Renegade cells floating through seawater apparently cause the cancer, scientists say. Though people can't catch it, the malignancy might offer clues to how cancer cells spread in the human body.
Craning your neck in the dressing room is just part of the shopping experience. But Neiman Marcus hopes a new digital "Memory Mirror" will make it easier to find something that fits just right.
Courts have ruled that civilians have a constitutional right to videotape police encounters in public. But civilians are not allowed to interfere with police activity.
For the first time ever, two black dancers will star in 'Swan Lake' in a major American production. NPR's Elizabeth Blair peeks behind the curtain to see why it's been so hard for ballet to diversify.
The legislature has passed a bill that would bar people on public assistance from using cash aid on theme parks, pools and casinos, or from withdrawing more than $25 per day from the ATM.
Brands increasingly see tweens as a distinct consumer group. From menstruation products to underwear, advertisers are targeting young girls in an informal tone to gain loyal customers earlier on.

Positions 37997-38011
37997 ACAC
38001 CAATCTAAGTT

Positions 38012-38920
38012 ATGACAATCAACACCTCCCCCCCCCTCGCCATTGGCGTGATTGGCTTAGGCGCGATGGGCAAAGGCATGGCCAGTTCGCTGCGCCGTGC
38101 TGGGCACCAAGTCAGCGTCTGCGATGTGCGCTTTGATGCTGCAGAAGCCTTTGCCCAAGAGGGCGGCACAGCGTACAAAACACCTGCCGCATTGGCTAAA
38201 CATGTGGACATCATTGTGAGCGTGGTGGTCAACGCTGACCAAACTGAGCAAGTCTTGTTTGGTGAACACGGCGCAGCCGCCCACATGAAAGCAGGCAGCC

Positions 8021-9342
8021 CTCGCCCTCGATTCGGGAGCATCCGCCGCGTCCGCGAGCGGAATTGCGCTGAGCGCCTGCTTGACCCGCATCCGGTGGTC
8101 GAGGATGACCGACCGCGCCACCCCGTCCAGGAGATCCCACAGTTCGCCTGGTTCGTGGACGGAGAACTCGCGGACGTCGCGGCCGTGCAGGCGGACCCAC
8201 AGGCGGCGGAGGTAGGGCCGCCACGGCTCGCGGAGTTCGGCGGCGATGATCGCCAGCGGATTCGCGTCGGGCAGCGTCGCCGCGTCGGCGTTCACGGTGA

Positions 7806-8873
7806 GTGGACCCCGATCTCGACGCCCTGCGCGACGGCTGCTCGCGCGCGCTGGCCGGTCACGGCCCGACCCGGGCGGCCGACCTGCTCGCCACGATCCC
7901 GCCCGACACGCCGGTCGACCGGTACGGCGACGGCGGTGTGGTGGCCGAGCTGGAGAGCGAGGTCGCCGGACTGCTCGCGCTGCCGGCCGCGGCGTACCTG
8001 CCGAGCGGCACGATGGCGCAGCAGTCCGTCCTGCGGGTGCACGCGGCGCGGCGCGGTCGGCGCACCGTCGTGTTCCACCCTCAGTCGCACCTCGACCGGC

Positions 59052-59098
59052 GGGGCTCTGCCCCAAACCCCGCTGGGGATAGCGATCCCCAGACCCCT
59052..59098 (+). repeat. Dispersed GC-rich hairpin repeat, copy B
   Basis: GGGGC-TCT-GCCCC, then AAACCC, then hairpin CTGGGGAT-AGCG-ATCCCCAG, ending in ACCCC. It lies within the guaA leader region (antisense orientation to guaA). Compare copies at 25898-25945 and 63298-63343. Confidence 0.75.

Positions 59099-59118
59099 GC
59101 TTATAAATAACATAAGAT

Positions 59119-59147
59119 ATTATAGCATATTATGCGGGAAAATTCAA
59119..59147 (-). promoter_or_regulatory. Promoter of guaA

Printers blew up. People took the photo stickers home. But in the end, art professor Mary Beth Heffernan succeeded in bringing a human face to the scary-looking protective gear.
Chinese novels have dwelt mainly on the past and present. Liu Cixin is starting to change that. His science-packed, futuristic best-sellers explore the cosmos, and offers commentary on current events.
The president meets with Caribbean leaders in Jamaica Thursday — and a looming energy crunch in the region is high on the list.
Two prominent Republicans in Missouri committed suicide within weeks of each other. Both men were openly upset about political attacks early in the state's primary.